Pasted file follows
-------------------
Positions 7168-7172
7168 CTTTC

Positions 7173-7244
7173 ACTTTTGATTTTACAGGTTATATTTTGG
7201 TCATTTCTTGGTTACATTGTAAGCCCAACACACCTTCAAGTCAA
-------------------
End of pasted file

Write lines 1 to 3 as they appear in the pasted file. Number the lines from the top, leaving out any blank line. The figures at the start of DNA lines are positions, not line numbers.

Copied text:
Positions 7168-7172
7168 CTTTC

Positions 7173-7244